The following is something that I've been meaning to write for a very long time, and rather than pack right now (which I should be doing) I figured I would do this instead. Why? Because I'm done with school stuff for the semester and I finally get to be irresponsible.
Dear Fanfic Writers,
I am about to tell you something you do not want to hear. Please understand, I say this out of love. I may offend some of my regular readers, but you have to understand that I say these things from experience. It is my goal to help you, not judge you. In fact, I hope you understand that none of this is actually meant to be judgmental, but instead friendly advice.
So, here we go. Fanfic writers, please stop writing fanfiction. Put down the pen, close your word processor, and stop. No, I don't think you're a bad person, and no there is nothing inherently wrong with fanfiction... but again, just stop.
Let me explain. I used to write fanfiction. I used to write a stable fanfic which was becoming actually rather lengthy, and while it was never completed - it was close to being so, and the plot was set to completely wrap up in a coherant fashion. But then, I stopped. Why did I stop? Well, I wish it was for the reasons I'm about to talk about, but in truth it was laziness. But it was from within this laziness that I was fortunate, and when I resolved to continue my creative endeavors I grasped the truth: That fanfiction is a big old waste of time.
Now, don't get mad - just hear me out.
It doesn't matter how good of a writer you are, your fanfiction is always going to be a part of someone else's world. You never have ownership of your ideas. Not to mention, you are literally locking yourself into a readership that will never outgrow the fraction of the fandom community that is willing to read fanfiction. You will never see a broad audience for your work. Your works will also be forever derivative, and no matter what anyone ever says, good fanfiction is still nothing better than good fanfiction.
Now here's the part where I tell you what you should do.
Create your own story. Create your own world. Create something new. We need new stories, we need new tales. Give the world a new concept to obsess over, even if it isn't any good by the fact that it's new will help enrich our culture. Grow your stories in your head, and if you have these great ideas, why not compose them within a reality which is entirely your own? Create a continuity you can influence, and be the official voice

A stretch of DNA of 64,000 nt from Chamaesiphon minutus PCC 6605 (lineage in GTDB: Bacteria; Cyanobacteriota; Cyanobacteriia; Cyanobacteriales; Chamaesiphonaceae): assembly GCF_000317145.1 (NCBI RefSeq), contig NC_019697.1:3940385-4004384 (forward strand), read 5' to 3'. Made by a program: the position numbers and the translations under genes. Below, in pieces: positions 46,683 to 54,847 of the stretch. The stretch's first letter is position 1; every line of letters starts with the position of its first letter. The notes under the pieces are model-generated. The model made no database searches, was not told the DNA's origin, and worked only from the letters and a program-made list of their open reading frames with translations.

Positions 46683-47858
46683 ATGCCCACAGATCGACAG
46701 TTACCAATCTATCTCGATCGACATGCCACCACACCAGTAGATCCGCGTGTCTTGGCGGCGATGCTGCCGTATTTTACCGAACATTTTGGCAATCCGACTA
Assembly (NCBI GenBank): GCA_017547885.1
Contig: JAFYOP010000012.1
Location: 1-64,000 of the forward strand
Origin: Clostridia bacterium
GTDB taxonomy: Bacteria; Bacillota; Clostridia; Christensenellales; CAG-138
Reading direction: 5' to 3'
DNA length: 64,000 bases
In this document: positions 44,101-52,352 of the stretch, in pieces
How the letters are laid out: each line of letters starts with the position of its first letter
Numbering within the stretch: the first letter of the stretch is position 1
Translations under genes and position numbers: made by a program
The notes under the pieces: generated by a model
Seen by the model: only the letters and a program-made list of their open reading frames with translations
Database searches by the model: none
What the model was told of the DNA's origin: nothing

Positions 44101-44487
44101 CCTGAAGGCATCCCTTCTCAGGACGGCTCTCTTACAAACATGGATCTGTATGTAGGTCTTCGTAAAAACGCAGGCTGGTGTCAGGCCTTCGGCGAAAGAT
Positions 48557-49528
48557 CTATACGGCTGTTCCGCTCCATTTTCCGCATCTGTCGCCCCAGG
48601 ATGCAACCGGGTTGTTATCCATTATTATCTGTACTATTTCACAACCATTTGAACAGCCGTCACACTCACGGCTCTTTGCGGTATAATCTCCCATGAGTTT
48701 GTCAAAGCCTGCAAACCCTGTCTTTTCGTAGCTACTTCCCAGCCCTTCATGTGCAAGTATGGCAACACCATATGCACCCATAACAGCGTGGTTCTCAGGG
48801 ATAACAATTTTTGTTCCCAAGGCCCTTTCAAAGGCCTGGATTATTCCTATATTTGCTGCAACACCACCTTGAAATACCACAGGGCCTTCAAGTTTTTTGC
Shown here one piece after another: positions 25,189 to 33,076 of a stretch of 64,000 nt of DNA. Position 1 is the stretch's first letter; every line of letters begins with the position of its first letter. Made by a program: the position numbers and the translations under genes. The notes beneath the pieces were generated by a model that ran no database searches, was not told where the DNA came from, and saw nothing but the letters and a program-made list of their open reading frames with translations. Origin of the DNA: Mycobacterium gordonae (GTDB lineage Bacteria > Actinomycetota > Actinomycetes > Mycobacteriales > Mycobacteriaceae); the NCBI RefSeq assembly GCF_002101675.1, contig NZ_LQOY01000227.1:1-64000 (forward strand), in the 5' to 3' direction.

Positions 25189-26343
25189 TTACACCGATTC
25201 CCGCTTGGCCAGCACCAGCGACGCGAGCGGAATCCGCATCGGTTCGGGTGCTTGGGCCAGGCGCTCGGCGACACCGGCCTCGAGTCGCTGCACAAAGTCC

Do not let someone else's work guide your creativity - make your own map, and chart courses that others haven't.
Well, good timing. I just finally called time on fanfiction writing myself only earlier this week. Never really satisfied me as it did when I actually finished a story of my own creation. Plus, it was very rarely I could actually enjoy it. Now I'm focused on what I want to write with what I create.
There is a positive to writing fanfiction: practice.
Don't get me wrong--I stopped writing fanfiction for exactly the reasons you listed above, Trae. But the novel-length piece of fanfiction that I wrote from my freshman year of high school until my junior of high school is somethng I'm proud of because I finally had accomplished something with a cohesive plot and decent characters. Never mind that I was borrowing Rowling's HP world and my best friend's original characters (since I wrote the damn thing, it's my characterizations!) the point is that I finally grasped the concept of plot. Unlike the 300 original rambling soap-opera pages that I wrote in middle school. Or the original yet cliche-filled pages I wrote before that. Now I'm fairly confident about creating a cohesive original world with characters, setting and plot. But trying write an original piece in a fantasy-universe of my own design...it was like trying to drive stick-shift before getting used to the gas being on the right and the gas on the left in an automatic. Fanfiction helped that transition.
To be fair, trae, most fanfic writers should also stop writing because they suck. But the handful of good ones do need to hear that message. (Like Matt Finch; I'm glad he started writing his own stuff, finally.)